This week, Blue Water Wave looks at how bus advertising has recently generated controversy in three communities.
About Blue Water Wave…
BWAT general manager Jim Wilson comments on what’s happening in transit in the Blue Water Area, as well as interesting transit-related developments all around the globe. He observes new challenges, solutions, strategies, trends, and perspectives within the transit industry.
Muni Bans Pot Ads
Late last month, San Francisco’s Municipal Transportation Agency banned advertisments promoting cannabis products and services. The new advertising policy bans ads on buses, trains, cable cars, stations and bus stops. The board approved the ban by a 6-0 vote, with one board member absent.
Mayor Ed Lee pressured the board after the community voiced concern over cannabis ads. A group from the Chinese community even held a demonstration outside the mayor’s home.
Ads that have already been purchased will remain through the duration of the contract. Muni currently displays 130 cannabis ads from Eaze, Urban Pharm and Green Cross.
Recreational marijuana becomes legal in California on January 1st. Muni’s ad sales contractors urged them to take advantage of potential advertisers surfacing because of the new law. The contractors predicted lots of revenue to be gained from selling cannabis ads.
(Sources: sfexaminer.com, bizjournals.com, sfmta.com, photo courtesy Josef Petrak via Twitter)
Massachusetts Accepts Alcohol Ads
For the first time in more than five years, the Massachusetts Bay Transportation Authority will accept advertising about alcohol. The T estimates it could collect an additional $2.5 million from the sales of those ads.
The transit agency started a test run this month that will end in mid-March next year. The T restricts where the ads can appear. They are not allowed in stations where more than 10 percent of the passengers use student passes. The T does not allow billboard and bus shelter ads to appear near schools or community centers.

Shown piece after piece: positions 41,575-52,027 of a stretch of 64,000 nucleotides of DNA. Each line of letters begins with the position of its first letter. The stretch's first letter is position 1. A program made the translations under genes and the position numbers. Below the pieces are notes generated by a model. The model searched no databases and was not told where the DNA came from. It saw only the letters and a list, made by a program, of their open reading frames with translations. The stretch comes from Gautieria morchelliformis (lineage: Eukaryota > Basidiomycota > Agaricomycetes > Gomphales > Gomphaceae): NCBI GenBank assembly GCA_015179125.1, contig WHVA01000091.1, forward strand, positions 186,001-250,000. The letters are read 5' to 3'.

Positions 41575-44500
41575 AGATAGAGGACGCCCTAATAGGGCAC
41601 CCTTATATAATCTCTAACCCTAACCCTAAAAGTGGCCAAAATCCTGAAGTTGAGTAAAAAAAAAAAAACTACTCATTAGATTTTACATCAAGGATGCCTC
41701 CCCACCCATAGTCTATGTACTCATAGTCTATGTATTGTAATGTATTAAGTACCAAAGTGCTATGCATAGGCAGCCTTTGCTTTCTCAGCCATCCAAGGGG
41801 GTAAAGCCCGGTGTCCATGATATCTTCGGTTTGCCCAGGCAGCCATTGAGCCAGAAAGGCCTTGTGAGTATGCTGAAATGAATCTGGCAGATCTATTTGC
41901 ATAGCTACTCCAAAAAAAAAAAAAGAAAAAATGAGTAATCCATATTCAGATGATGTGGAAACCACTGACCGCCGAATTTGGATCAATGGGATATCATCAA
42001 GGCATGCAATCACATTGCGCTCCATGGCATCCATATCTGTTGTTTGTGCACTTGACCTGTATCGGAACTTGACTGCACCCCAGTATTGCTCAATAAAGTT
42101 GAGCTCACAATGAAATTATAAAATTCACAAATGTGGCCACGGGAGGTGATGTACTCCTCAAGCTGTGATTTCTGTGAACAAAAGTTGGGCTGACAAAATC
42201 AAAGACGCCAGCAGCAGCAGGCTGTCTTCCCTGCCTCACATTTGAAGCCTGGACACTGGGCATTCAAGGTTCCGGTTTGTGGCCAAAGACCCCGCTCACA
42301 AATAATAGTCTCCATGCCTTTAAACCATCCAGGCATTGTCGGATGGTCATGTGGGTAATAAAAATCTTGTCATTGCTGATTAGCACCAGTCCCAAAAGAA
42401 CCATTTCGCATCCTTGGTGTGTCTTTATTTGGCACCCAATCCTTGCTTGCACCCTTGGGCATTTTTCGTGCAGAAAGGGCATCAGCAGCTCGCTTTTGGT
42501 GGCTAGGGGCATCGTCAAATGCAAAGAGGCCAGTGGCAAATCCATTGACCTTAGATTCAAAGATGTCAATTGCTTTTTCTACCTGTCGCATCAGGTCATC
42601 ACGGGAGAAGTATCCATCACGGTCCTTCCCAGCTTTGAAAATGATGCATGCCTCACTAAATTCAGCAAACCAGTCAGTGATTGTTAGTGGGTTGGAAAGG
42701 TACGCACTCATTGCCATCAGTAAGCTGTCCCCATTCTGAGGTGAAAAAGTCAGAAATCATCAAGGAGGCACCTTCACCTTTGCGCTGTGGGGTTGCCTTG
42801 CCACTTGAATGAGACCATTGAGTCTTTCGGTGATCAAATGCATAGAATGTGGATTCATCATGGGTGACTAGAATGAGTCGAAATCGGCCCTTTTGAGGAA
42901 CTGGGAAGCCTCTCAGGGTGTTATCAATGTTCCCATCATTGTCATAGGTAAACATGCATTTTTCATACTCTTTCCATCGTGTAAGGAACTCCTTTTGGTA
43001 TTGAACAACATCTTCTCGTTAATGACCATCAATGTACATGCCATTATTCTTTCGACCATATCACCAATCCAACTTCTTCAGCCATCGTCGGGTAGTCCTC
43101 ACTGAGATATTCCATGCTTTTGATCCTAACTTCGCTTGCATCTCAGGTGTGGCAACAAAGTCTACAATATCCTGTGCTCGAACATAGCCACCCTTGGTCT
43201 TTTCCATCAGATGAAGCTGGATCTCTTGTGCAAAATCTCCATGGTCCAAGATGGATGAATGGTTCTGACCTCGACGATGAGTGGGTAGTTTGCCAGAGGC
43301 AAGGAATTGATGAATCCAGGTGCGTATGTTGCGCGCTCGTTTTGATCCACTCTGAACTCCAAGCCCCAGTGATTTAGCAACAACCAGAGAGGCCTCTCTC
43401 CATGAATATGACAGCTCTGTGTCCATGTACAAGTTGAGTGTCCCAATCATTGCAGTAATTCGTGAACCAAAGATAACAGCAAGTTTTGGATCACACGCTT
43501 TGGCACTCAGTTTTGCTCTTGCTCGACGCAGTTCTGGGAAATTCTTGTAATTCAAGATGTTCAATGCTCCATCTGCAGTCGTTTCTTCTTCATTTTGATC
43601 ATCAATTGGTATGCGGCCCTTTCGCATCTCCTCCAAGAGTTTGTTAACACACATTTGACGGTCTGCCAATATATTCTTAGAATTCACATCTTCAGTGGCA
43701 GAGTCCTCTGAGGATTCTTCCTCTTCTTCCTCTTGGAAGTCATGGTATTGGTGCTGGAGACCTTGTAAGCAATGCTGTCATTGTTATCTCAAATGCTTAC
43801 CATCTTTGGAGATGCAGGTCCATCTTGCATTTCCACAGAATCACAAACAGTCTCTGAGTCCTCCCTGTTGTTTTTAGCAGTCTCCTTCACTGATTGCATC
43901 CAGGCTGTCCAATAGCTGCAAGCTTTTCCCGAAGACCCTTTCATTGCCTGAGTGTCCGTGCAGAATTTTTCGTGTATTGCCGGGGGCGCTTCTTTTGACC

Alcohol ads will start again in April. Before then, the agency will evaluate the test run and modify the guidelines as needed.
The T banned alcohol ads in 2012, citing concerns about youth exposure to the ads. Boston mayor Martin J. Walsh, then a state representative, was among those calling for the ban. His current administration has petitioned the T not to reinstate alcohol ads. Mayor Walsh is a recovering alcoholic.
(Sources: bostonglobe.com, archive.boston.com, mbta.com)
Judge Supports Metro Rejecting Ads
Judge Amy Berman Jackson ruled in favor of the Washington Metropolitan Area Transit Authority last Friday. Jackson said that Metro’s policies banning religious and issues-oriented ads were reasonable and enforced with fairness.
Last month, the Roman Catholic Archdiocese of Washington filed a federal lawsuit against Metro. The Archdiocese argued that Metro infringed on their First Amendment rights by rejecting an ad for the “Find a Perfect Gift” charitable campaign. The ad depicts silhouettes of three shepherds walking at night beneath a shining North Star.
In her ruling. Judge Jackson wrote that “The regulation is reasonably aligned with WMATA’s duty to provide safe, reliable transportation . . . and it does not violate the First Amendment.”
(Sources: washingtonpost.com, cnn.com, foxnews.com, washingtonian.com, christianpost.com, standardnewswire.com)
BWAT General Manager